The Laos visa run starts off the same as Burma, as you catch the night ferry to Chumphon. You arrive at 5am and have about an hour to wait for the mini bus that takes you to the bus stop. You wait at the bus stop for about another hour, but then the long journey begins.
In total, the Laos visa run takes about 4 days, and most of that time is spent on a bus, so make sure you have a good book or some music to keep you entertained!
You head towards Bangkok first. This part of the journey is on a public bus and takes about 8 hours. Once in Bangkok, you head to a meeting spot in an office building where people on the same visa run will be waiting to catch a mini bus. The minibus drives through the night until you get to the border. This journey is roughly 9 hours long and sleeping on a bus isn’t always easy.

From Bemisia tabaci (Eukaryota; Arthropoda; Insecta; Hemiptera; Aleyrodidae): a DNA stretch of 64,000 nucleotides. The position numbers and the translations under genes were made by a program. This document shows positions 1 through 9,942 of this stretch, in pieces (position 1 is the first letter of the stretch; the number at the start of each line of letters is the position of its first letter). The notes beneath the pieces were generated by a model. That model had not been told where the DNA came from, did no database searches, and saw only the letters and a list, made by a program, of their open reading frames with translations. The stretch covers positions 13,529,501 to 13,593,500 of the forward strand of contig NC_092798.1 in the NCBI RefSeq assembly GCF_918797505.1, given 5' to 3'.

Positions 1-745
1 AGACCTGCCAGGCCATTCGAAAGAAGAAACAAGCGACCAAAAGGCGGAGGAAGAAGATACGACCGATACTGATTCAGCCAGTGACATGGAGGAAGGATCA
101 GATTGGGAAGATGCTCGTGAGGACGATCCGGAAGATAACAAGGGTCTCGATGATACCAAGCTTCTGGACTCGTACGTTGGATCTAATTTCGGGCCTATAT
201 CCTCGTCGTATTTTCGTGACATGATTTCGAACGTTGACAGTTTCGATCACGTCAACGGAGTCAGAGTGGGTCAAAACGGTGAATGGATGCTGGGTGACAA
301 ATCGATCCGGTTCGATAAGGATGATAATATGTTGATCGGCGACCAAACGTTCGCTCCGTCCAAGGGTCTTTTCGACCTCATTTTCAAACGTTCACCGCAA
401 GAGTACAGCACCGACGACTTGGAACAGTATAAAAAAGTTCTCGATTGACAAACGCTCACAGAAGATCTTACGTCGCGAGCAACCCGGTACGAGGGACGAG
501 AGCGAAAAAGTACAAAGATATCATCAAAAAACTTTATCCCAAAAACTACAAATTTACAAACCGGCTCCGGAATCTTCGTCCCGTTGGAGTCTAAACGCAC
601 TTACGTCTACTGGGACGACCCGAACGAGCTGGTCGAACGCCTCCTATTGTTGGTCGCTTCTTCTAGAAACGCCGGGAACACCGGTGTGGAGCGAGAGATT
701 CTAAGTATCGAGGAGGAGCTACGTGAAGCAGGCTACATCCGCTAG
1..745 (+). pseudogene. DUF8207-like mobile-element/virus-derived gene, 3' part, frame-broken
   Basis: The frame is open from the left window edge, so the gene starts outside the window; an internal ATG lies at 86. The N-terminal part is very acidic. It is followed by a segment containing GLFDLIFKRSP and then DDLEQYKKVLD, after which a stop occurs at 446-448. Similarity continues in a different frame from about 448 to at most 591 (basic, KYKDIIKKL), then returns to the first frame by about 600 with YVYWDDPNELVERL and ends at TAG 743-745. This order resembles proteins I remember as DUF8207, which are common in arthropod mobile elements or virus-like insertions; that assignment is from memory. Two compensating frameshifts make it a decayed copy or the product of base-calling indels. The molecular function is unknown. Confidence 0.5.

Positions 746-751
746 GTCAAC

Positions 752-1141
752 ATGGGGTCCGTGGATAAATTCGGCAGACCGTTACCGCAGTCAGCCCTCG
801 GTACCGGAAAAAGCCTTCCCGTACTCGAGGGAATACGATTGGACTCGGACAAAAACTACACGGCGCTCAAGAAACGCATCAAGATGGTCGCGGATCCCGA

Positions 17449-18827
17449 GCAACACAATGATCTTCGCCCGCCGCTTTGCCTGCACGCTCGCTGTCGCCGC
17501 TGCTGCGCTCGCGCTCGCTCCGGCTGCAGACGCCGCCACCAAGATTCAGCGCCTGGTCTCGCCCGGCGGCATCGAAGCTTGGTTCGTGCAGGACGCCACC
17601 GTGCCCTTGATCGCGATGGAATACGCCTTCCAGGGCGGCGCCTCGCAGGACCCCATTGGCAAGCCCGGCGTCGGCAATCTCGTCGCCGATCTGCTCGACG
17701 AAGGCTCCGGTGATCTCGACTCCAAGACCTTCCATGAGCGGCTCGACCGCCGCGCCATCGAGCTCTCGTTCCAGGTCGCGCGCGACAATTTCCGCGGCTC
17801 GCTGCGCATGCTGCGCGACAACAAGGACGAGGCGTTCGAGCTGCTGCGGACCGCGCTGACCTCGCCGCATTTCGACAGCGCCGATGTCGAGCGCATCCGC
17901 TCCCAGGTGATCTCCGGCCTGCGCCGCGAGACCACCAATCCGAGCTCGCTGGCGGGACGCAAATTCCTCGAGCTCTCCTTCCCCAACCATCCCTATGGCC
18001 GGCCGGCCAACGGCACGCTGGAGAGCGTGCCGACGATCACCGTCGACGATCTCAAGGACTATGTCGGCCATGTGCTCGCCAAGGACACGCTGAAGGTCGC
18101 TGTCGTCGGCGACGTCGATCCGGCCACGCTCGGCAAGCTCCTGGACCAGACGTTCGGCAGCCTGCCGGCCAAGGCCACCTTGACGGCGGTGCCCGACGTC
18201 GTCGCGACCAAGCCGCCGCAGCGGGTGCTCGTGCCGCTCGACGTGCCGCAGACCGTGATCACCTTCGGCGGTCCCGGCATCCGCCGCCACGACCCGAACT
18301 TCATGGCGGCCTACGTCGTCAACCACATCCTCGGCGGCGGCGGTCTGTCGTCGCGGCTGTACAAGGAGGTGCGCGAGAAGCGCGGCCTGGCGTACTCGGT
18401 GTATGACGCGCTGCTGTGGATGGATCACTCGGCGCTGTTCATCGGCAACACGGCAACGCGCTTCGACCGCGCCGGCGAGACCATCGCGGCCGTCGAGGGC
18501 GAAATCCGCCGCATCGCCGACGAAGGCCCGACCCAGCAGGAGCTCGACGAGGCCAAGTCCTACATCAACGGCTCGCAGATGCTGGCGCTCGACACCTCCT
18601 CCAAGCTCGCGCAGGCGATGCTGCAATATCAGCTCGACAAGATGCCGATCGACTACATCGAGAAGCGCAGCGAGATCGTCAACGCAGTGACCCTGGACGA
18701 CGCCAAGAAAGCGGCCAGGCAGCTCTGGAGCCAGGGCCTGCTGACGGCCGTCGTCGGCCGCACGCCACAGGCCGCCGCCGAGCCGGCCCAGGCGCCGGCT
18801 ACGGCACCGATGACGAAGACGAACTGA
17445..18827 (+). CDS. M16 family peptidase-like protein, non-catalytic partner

On the second morning, you arrive at the Thai/Laos boarder at about 5am and have to wait for the boarder gates to open at about 7am. You then walk through the border to immigration. This is at Friendship Bridge, which joins Thailand to Laos. You receive your stamp to leave Thailand and a bus picks you up on that side to take you over to Laos.
The Laos Experience
Once in Laos, you head straight to the Thai embassy to hand in the paperwork to apply for your visa. It takes a while as there are so many foreigners applying for visas, but once you get chatting to the people in the queue with you, the time passes quickly. Once all your paper work has been submitted, you get taken to your hotel for breakfast. The night’s accommodation at the hotel is included in the price of this visa package.